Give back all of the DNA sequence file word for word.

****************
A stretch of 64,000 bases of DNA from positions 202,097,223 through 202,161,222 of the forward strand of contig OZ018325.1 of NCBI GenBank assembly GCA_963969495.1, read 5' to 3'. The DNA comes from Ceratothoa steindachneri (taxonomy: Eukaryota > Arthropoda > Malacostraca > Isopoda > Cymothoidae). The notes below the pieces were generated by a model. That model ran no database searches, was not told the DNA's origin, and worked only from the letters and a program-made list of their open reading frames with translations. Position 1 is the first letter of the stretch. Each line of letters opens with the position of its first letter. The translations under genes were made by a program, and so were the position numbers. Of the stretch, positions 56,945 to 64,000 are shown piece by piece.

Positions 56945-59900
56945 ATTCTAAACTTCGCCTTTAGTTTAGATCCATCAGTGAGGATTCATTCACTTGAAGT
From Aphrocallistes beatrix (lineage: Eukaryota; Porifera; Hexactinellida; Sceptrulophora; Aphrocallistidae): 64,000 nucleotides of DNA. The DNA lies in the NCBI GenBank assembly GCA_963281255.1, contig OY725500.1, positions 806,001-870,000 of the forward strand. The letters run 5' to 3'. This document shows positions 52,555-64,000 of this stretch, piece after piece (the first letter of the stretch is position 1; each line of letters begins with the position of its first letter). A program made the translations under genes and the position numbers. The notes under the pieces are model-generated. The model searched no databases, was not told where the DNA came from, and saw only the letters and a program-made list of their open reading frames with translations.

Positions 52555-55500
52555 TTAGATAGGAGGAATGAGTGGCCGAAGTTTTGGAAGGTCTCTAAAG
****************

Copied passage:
A stretch of 64,000 bases of DNA from positions 202,097,223 through 202,161,222 of the forward strand of contig OZ018325.1 of NCBI GenBank assembly GCA_963969495.1, read 5' to 3'. The DNA comes from Ceratothoa steindachneri (taxonomy: Eukaryota > Arthropoda > Malacostraca > Isopoda > Cymothoidae). The notes below the pieces were generated by a model. That model ran no database searches, was not told the DNA's origin, and worked only from the letters and a program-made list of their open reading frames with translations. Position 1 is the first letter of the stretch. Each line of letters opens with the position of its first letter. The translations under genes were made by a program, and so were the position numbers. Of the stretch, positions 56,945 to 64,000 are shown piece by piece.

Positions 56945-59900
56945 ATTCTAAACTTCGCCTTTAGTTTAGATCCATCAGTGAGGATTCATTCACTTGAAGT
From Aphrocallistes beatrix (lineage: Eukaryota; Porifera; Hexactinellida; Sceptrulophora; Aphrocallistidae): 64,000 nucleotides of DNA. The DNA lies in the NCBI GenBank assembly GCA_963281255.1, contig OY725500.1, positions 806,001-870,000 of the forward strand. The letters run 5' to 3'. This document shows positions 52,555-64,000 of this stretch, piece after piece (the first letter of the stretch is position 1; each line of letters begins with the position of its first letter). A program made the translations under genes and the position numbers. The notes under the pieces are model-generated. The model searched no databases, was not told where the DNA came from, and saw only the letters and a program-made list of their open reading frames with translations.

Positions 52555-55500
52555 TTAGATAGGAGGAATGAGTGGCCGAAGTTTTGGAAGGTCTCTAAAG